Previously, Hollister and Boutros9 suggested that history of brain injury or stroke, suspicion of dementia, the presence of abnormal neurologic or organic mental symptoms, or a psychotic break or personality change after 50 years of age warranted neuroimaging. Although the cost-effective and justified use of neuroimaging is debated, neuroimaging can be helpful in the management of psychiatric patients, especially for primary care providers. As with brain tumors, other conditions, such as pseudotumor cerebri, normal-pressure hydrocephalus, Alzheimer’s disease, lupus, multiple sclerosis, N-methyl-d-aspartate receptor encephalitis, viral encephalitis, neurosyphilis, or any neuropsychiatric syndrome with subtle neurologic findings may manifest with psychiatric symptoms. We suggest a preliminary algorithm for imaging in the setting of psychiatric disorders. In the absence of neurologic deficits and identifiable etiology of symptoms, patients with abnormal cognitive findings on initial mental status examination and at least 2 of the following factors should undergo neuroimaging: history of failing multiple medication trials; sudden onset of psychiatric symptoms; age > 55 years; complete blood count, basic metabolic panel, liver functioning test, thyroid-stimulating hormone, vitamin B12, folate, bronchoalveolar lavage, and vitamin D values within normal limits and negative rapid plasma reagin and urine toxicology; or abnormal MoCA score. Future prospective studies should aim to refine and validate this algorithm.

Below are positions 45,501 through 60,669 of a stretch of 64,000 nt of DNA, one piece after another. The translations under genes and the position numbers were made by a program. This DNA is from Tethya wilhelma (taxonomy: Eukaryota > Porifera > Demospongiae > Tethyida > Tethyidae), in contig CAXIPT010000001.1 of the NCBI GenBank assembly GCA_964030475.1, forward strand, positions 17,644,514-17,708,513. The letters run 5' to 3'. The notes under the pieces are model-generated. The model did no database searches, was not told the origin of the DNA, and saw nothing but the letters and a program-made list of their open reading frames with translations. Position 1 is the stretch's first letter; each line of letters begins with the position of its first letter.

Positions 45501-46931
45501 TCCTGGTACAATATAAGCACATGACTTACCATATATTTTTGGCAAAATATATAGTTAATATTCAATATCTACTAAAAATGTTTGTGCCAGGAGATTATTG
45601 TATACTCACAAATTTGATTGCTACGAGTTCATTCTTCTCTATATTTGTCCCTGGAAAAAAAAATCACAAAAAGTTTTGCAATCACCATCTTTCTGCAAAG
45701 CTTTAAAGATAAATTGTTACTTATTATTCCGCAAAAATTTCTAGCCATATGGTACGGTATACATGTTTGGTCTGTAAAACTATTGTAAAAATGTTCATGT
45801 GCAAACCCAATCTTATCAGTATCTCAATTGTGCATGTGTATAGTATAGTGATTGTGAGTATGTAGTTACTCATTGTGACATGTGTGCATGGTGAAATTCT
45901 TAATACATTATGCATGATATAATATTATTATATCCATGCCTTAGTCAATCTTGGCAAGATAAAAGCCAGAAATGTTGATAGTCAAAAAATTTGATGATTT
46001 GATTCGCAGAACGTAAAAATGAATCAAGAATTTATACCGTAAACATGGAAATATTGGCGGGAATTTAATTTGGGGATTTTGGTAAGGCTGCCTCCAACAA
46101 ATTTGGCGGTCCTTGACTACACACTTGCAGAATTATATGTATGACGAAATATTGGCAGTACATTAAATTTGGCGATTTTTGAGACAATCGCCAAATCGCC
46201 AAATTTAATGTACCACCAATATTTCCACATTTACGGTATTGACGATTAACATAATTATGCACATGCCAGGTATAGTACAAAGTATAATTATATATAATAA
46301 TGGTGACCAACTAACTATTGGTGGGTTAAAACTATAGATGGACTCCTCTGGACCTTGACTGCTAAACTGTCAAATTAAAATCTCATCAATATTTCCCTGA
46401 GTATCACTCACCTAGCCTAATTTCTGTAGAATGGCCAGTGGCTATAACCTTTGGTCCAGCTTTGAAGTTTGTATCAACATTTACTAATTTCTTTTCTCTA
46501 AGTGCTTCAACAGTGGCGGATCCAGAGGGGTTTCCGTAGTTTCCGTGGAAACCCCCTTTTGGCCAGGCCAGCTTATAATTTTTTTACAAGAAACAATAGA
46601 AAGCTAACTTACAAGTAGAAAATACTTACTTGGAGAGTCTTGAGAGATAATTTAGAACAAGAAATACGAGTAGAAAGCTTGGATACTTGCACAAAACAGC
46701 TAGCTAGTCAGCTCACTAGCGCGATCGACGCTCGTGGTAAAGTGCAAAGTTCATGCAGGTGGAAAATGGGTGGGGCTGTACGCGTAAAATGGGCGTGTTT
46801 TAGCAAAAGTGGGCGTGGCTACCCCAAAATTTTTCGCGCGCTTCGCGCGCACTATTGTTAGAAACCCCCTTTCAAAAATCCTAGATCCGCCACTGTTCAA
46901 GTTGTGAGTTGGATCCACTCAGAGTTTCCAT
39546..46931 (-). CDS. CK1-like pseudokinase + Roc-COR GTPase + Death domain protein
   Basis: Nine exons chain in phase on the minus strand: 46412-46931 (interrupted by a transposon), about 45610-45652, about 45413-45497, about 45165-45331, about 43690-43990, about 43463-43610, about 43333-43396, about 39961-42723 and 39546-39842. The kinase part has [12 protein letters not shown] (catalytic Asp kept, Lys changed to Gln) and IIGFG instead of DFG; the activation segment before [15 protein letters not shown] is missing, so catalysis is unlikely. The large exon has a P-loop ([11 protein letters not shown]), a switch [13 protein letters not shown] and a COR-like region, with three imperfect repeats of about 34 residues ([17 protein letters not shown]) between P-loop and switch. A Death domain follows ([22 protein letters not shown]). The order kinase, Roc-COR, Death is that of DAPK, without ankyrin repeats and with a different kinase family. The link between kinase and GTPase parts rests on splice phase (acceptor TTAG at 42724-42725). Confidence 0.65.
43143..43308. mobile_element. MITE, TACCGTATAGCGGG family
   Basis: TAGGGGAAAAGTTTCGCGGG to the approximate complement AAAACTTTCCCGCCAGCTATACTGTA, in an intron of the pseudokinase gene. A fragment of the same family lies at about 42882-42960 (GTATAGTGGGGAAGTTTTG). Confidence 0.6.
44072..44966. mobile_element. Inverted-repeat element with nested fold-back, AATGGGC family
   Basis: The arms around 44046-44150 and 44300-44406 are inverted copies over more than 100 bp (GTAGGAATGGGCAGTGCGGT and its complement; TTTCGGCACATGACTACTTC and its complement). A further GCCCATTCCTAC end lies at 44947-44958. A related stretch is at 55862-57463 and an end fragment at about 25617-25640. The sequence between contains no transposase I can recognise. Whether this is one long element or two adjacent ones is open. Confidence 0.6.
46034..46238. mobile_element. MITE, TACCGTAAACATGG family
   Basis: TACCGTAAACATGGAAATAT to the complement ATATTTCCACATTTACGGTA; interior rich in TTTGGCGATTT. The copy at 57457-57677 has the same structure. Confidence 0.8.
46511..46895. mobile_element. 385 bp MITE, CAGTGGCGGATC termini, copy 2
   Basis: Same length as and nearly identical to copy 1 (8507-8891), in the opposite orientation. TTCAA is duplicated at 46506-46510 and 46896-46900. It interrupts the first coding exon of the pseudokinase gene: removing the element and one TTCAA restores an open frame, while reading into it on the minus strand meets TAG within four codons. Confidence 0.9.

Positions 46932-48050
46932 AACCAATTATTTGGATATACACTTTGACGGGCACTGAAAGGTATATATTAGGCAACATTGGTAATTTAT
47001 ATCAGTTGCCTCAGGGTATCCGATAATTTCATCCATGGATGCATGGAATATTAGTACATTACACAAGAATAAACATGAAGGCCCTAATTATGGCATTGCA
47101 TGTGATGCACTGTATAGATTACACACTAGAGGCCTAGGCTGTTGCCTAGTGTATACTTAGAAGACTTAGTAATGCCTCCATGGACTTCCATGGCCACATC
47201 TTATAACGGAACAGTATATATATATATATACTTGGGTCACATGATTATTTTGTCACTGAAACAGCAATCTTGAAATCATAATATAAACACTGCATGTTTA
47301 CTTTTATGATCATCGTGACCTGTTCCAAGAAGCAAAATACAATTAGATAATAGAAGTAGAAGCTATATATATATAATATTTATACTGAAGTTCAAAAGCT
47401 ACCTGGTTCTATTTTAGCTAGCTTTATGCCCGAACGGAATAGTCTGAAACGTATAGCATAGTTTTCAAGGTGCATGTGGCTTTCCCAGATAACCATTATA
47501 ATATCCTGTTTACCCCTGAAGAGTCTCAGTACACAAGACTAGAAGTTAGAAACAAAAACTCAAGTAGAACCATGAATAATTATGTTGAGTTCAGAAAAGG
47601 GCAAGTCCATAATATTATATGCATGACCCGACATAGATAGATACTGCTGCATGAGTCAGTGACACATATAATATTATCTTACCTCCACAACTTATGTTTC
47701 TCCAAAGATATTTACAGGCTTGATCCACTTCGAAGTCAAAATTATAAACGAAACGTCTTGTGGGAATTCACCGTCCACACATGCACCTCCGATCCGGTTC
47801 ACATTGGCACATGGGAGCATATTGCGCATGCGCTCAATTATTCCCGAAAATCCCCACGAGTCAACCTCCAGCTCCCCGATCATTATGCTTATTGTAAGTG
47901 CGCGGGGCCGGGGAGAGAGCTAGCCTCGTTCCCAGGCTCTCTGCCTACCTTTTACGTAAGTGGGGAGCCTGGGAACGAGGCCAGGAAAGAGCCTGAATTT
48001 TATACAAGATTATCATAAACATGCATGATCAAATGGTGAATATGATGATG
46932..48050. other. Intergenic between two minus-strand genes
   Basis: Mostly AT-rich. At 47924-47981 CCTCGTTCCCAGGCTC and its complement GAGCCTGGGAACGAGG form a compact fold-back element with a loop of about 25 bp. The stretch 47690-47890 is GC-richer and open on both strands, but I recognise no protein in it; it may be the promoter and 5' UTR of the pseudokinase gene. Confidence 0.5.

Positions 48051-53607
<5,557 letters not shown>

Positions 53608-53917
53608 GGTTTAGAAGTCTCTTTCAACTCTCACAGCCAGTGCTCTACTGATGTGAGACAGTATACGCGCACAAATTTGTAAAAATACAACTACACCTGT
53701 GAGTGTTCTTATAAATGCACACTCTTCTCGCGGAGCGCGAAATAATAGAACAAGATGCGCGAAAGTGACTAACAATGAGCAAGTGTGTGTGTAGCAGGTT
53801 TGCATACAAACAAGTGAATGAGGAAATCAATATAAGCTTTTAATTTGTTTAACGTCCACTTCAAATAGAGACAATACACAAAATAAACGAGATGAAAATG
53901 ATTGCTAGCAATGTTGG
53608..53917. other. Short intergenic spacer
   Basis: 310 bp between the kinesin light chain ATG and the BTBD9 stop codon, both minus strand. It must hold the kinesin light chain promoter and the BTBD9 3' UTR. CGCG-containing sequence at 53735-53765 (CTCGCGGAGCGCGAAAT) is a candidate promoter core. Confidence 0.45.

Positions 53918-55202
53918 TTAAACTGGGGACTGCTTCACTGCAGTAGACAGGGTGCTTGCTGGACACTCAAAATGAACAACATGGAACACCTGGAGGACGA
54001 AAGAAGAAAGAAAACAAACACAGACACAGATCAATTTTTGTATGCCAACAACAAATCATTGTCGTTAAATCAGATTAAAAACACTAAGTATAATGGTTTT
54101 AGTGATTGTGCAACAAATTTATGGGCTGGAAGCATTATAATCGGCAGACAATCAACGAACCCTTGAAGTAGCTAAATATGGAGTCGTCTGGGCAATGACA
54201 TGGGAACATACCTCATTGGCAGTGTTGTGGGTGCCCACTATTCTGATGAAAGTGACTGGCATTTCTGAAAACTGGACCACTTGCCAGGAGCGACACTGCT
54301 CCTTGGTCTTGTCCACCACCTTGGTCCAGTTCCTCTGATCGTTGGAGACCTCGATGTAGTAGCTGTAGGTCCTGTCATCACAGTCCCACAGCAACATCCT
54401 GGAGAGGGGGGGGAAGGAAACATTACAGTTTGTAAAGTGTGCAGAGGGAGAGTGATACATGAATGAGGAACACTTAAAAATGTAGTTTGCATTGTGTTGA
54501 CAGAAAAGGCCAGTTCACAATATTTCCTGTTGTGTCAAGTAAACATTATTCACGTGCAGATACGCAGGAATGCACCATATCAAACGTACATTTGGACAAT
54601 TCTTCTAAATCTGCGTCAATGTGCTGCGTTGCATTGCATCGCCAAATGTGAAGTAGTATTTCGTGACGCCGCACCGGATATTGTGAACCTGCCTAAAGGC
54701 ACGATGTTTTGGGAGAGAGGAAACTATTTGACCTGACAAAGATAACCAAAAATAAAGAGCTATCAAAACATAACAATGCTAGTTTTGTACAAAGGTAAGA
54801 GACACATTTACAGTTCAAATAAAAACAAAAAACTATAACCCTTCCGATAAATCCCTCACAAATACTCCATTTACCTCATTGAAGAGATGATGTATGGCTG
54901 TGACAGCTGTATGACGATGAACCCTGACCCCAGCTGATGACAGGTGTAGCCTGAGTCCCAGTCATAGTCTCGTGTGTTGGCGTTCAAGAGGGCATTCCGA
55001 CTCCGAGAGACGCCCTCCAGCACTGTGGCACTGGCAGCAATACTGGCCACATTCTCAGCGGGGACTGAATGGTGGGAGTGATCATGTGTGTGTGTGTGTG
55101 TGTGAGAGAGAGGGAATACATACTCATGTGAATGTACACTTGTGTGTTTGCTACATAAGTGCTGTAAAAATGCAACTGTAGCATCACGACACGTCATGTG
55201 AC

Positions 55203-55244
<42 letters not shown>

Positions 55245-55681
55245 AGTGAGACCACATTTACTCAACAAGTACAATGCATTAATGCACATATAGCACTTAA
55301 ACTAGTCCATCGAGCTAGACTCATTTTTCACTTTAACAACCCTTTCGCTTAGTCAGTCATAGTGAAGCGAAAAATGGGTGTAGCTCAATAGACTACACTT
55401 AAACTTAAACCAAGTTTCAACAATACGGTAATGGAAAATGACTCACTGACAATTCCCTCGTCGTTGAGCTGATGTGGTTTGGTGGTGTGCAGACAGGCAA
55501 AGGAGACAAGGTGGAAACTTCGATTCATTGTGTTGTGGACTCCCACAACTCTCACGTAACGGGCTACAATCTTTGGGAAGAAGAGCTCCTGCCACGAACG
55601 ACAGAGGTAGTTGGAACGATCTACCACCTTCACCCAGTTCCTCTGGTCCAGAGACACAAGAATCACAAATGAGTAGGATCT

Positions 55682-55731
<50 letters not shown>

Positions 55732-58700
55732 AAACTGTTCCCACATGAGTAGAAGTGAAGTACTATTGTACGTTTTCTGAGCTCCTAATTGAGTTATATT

Published online: July 11, 2019.

Potential conflicts of interest: None.

Funding/support: None.

Patient consent: Consent was obtained from the patient to publish the report, and information has been de-identified to protect anonymity.

REFERENCES

1.Hall CA, Reynolds-Iii CF. Late-life depression in the primary care setting: challenges, collaborative care, and prevention. Maturitas. 2014;79(2):147-152. PubMed CrossRef

2.Reynolds K, Pietrzak RH, El-Gabalawy R, et al. Prevalence of psychiatric disorders in US older adults: findings from a nationally representative survey. World Psychiatry. 2015;14(1):74-81. PubMed CrossRef

3.Klap R, Unroe KT, Unützer J. Caring for mental illness in the United States: a focus on older adults. Am J Geriatr Psychiatry. 2003;11(5):517-524. PubMed CrossRef

4.Taylor WD. Clinical practice: depression in the elderly. N Engl J Med. 2014;371(13):1228-1236. PubMed CrossRef

5.Madhusoodanan S, Ting MB, Farah T, et al. Psychiatric aspects of brain tumors: a review. World J Psychiatry. 2015;5(3):273-285. PubMed CrossRef

6.Tringale KR, Wilson BR, Hirshman B, et al. Psychiatric disease preceding intracranial tumor diagnosis: investigating the association. Prim Care Companion CNS Disord. 2016;18(6):doi:10.4088/PCC.16m02028. PubMed CrossRef

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8.Nasreddine ZS, Phillips NA, Bédirian V, et al. The Montreal Cognitive Assessment, MoCA: a brief screening tool for mild cognitive impairment. J Am Geriatr Soc. 2005;53(4):695-699. PubMed CrossRef

9.Hollister LE, Boutros N. Clinical use of CT and MR scans in psychiatric patients. J Psychiatry Neurosci. 1991;16(4):194-198. PubMed

aDepartment of Psychiatry, Thomas Jefferson University Hospital, Philadelphia, Pennsylvania

*Corresponding author: David Halpern, MD, Department of Psychiatry, Thomas Jefferson University Hospital, 833 Chestnut St, Ste 210, Philadelphia, PA 19107 (David.halpern@jefferson.edu).

Prim Care Companion CNS Disord 2019;21(4):18l02392

To cite: Halpern D, Wey S. Clinical benefit of neuroimaging in an elderly patient with depression. Prim Care Companion CNS Disord. 2019;21(4):18l02392.

To share: https://doi.org/10.4088/PCC.18l02392

© Copyright 2019 Physicians Postgraduate Press, Inc.